My honourable colleague makes a sensible point. Indeed, if we take the process seriously, people will come to realise that they can influence the process.
I conducted my own pre-legislative scrutiny online when on the Committee that considered the Criminal Justice Act 2003. A network of people helped me—local police officers, lawyers, housing officials and so on. I e-mailed them clauses of the Bill—I said that the provisions were not negotiable—and asked whether practicalities of the clause worked for them. Because of the responses to those questions, I was sometimes able to table amendments—rather to the annoyance of my Whip. None the less, changes were made on a number of occasions.
One such change was on drug testing; it was inspired by a local inspector of police, supported by his assistant chief constable. We made an impact on the drug testing of young people using class A drugs—heroin, crack or cocaine—at the age of 14. The Minister was keen to seize on that. The Home Secretary originally intended the sentencing guidelines council to be a wholly judicial body. Because I was able to take views from outside, as well as across parties, we gained a broadening of the sentencing guidelines council to include not just the judiciary but a serving prison governor and a serving police officer. That was a practical move, and once we had got over the culture shock, the Minister on the Committee took on board a number of the bright ideas that came, if not from me, through me because of that process. Imagine if we had opened that out to everyone else. Instead of coming back in 18 months with a new Criminal Justice Bill to close some of the loopholes, as we will, we could have got matters right first time.
If the process works, and that is proved to people, they are less likely to be abusive. All parliamentary colleagues have been in situations where someone in the street has started off by being quite aggressive but, once we have sat them down and talked through what has happened in a particular case, they have then understood, even if they have not been convinced, and have perhaps entered into more serious dialogue with us. If we institutionalise online pre-legislative scrutiny, people's mindset, as on the Communications Bill, will be to say, "Thank you for letting me participate in the making of better law that will affect me in my field or interest."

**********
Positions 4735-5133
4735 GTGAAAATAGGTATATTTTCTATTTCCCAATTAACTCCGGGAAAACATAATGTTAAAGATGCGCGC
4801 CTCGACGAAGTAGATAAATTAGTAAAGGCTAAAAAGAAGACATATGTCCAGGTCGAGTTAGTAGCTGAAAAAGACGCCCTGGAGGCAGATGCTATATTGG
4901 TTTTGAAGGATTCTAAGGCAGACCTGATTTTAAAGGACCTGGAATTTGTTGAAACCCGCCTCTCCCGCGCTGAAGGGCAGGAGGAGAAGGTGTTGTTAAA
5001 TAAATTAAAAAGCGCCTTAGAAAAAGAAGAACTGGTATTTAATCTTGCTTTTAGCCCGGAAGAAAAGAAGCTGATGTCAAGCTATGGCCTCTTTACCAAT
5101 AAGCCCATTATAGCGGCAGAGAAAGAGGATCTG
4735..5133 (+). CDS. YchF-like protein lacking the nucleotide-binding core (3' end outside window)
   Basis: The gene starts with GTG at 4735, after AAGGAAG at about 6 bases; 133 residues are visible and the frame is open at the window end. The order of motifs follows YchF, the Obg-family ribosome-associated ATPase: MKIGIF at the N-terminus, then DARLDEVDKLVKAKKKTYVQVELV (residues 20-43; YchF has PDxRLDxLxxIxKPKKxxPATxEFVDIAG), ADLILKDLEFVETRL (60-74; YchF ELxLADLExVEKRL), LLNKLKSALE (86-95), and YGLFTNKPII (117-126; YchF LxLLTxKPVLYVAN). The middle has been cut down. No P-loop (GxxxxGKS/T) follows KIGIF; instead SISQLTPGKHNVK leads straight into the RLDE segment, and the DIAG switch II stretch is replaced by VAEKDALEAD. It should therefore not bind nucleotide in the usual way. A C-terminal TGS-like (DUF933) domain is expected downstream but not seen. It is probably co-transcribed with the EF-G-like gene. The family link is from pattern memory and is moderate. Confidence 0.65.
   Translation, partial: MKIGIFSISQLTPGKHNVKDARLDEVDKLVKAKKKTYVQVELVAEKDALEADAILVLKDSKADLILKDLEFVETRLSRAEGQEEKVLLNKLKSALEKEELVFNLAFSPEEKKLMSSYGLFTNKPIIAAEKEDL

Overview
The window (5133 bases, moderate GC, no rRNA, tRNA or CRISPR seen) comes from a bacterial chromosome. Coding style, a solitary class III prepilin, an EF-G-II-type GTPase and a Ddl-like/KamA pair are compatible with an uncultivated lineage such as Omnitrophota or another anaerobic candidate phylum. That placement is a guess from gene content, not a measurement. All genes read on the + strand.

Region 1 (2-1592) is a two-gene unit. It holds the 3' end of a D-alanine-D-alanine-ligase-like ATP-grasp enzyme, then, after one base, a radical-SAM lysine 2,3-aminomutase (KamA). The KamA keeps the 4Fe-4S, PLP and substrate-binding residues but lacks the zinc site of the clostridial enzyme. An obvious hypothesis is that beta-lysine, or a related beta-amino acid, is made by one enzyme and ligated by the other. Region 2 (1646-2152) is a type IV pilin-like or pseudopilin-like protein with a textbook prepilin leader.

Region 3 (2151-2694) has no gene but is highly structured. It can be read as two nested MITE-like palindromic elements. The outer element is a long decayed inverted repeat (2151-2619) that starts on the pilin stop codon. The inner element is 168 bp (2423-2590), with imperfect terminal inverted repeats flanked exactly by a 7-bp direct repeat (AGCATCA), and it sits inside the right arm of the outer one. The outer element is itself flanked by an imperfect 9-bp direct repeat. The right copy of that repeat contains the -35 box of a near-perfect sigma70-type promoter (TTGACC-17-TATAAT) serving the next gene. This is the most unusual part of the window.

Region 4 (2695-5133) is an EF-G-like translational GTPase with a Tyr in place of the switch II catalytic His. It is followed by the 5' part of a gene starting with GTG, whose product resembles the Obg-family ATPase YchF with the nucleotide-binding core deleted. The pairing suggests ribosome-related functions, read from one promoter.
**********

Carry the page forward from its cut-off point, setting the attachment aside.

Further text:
Online scrutiny is a good means of bringing public and Parliament closer together, an admirable objective in itself. It would display our democratic process at its best, rather than leaving people thinking that that is irrelevant and that we are all a bunch of sheep, yah-booing at Prime Minister's Question Time. The perception could change so that people say of us, "These are people who are serious about making the laws that affect me and my family." We would develop the genuine participation of people in our democracy.
This is also a matter of widening access and communication. I mentioned earlier that the media have done little to help Parliament. I think that they enjoy the dance between themselves and the Executive at No. 10 Downing street, the only two serious players in British politics at the moment. We can broaden that, restoring a role to Parliament and to our people and letting everyone else come to the party.
Whingeing is pointless, so I shall focus on the BBC, of which I am an ardent supporter. I hope very much that it will help to facilitate licence payers' access to their democracy by hosting and branding online pre-legislative scrutiny of this place on its popular and respected website. No editorial would be necessary or welcome, and costs would be minimal because the technology is pretty much in place throughout the House already, but maximum exposure could be generated through trailers on the corporation's radio and television channels, inviting people to become involved in their democracy. Instead of complaining in an "Any Questions" format, people could get involved in the reality of changing the law the very next day by participating in the democratic process.
The BBC, which has itself been subject to unfair attacks from various quarters in recent years, could then rebut many of its critics and build on its already excellent public service role. It could re-centre itself as an integral element of our democracy, not some marginalised commentator, and make itself fulfil abundantly the public service obligation in its charter by facilitating the public's working closely with their elected representatives to make better laws for everyone. That would be a prize indeed for the BBC, as well as for us in Parliament and for the public.
A massive leap forward for our democracy is now on offer, which would restore a useful function for our Parliament, provide a 21st-century role for the BBC and open the door to participation for all our people. This is the last great extension of the franchise for a mature democracy, and it lies in the Minister's hands to seize that opportunity. I hope that he has the courage to do so. I know him personally, and I know that that is well within his capabilities. During the next year, we will watch him closely. I wish him well in the difficult times that lie ahead, and hope that he draws strength from the fact that to rebuild and strengthen our Parliament as an effective partner of the Executive is not just the right thing to do. I hope that he realises that he will carry the House with him on this matter, regardless of Members' political stances on various issues. Parliament, and Members of all parties in Parliament, will wish him well in making this serious contribution to the next step in our democracy.